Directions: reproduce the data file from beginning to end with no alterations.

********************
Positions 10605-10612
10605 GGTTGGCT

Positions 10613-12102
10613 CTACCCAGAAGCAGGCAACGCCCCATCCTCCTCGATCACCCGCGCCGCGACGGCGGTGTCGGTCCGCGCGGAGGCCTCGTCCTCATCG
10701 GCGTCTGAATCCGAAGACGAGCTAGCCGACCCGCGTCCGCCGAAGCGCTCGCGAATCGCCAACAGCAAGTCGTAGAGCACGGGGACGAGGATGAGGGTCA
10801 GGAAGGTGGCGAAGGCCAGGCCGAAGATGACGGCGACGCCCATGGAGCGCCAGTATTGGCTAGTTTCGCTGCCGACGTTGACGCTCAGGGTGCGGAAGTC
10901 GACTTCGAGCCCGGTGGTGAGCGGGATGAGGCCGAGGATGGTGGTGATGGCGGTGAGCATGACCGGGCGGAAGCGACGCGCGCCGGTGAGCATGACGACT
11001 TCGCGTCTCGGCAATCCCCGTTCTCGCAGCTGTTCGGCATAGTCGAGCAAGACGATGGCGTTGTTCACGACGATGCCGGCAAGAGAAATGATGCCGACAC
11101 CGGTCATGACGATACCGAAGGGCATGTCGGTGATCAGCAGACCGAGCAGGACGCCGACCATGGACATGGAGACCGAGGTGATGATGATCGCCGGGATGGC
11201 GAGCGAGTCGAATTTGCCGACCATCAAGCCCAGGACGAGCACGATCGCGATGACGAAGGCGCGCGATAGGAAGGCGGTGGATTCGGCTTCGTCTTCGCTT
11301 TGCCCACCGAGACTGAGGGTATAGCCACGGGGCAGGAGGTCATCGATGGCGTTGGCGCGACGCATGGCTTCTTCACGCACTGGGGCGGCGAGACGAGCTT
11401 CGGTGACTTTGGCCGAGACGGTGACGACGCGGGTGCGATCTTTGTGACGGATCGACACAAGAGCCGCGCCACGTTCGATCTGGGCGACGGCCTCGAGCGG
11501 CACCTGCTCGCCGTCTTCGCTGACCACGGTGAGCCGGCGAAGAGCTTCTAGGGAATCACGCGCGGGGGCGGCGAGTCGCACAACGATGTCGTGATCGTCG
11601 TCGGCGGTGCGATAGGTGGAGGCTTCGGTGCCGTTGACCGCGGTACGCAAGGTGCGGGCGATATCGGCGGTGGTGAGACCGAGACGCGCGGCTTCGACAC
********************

Positions 10605-10612
10605 GGTTGGCT

Positions 10613-12102
10613 CTACCCAGAAGCAGGCAACGCCCCATCCTCCTCGATCACCCGCGCCGCGACGGCGGTGTCGGTCCGCGCGGAGGCCTCGTCCTCATCG
10701 GCGTCTGAATCCGAAGACGAGCTAGCCGACCCGCGTCCGCCGAAGCGCTCGCGAATCGCCAACAGCAAGTCGTAGAGCACGGGGACGAGGATGAGGGTCA
10801 GGAAGGTGGCGAAGGCCAGGCCGAAGATGACGGCGACGCCCATGGAGCGCCAGTATTGGCTAGTTTCGCTGCCGACGTTGACGCTCAGGGTGCGGAAGTC
10901 GACTTCGAGCCCGGTGGTGAGCGGGATGAGGCCGAGGATGGTGGTGATGGCGGTGAGCATGACCGGGCGGAAGCGACGCGCGCCGGTGAGCATGACGACT
11001 TCGCGTCTCGGCAATCCCCGTTCTCGCAGCTGTTCGGCATAGTCGAGCAAGACGATGGCGTTGTTCACGACGATGCCGGCAAGAGAAATGATGCCGACAC
11101 CGGTCATGACGATACCGAAGGGCATGTCGGTGATCAGCAGACCGAGCAGGACGCCGACCATGGACATGGAGACCGAGGTGATGATGATCGCCGGGATGGC
11201 GAGCGAGTCGAATTTGCCGACCATCAAGCCCAGGACGAGCACGATCGCGATGACGAAGGCGCGCGATAGGAAGGCGGTGGATTCGGCTTCGTCTTCGCTT
11301 TGCCCACCGAGACTGAGGGTATAGCCACGGGGCAGGAGGTCATCGATGGCGTTGGCGCGACGCATGGCTTCTTCACGCACTGGGGCGGCGAGACGAGCTT
11401 CGGTGACTTTGGCCGAGACGGTGACGACGCGGGTGCGATCTTTGTGACGGATCGACACAAGAGCCGCGCCACGTTCGATCTGGGCGACGGCCTCGAGCGG
11501 CACCTGCTCGCCGTCTTCGCTGACCACGGTGAGCCGGCGAAGAGCTTCTAGGGAATCACGCGCGGGGGCGGCGAGTCGCACAACGATGTCGTGATCGTCG
11601 TCGGCGGTGCGATAGGTGGAGGCTTCGGTGCCGTTGACCGCGGTACGCAAGGTGCGGGCGATATCGGCGGTGGTGAGACCGAGACGCGCGGCTTCGACAC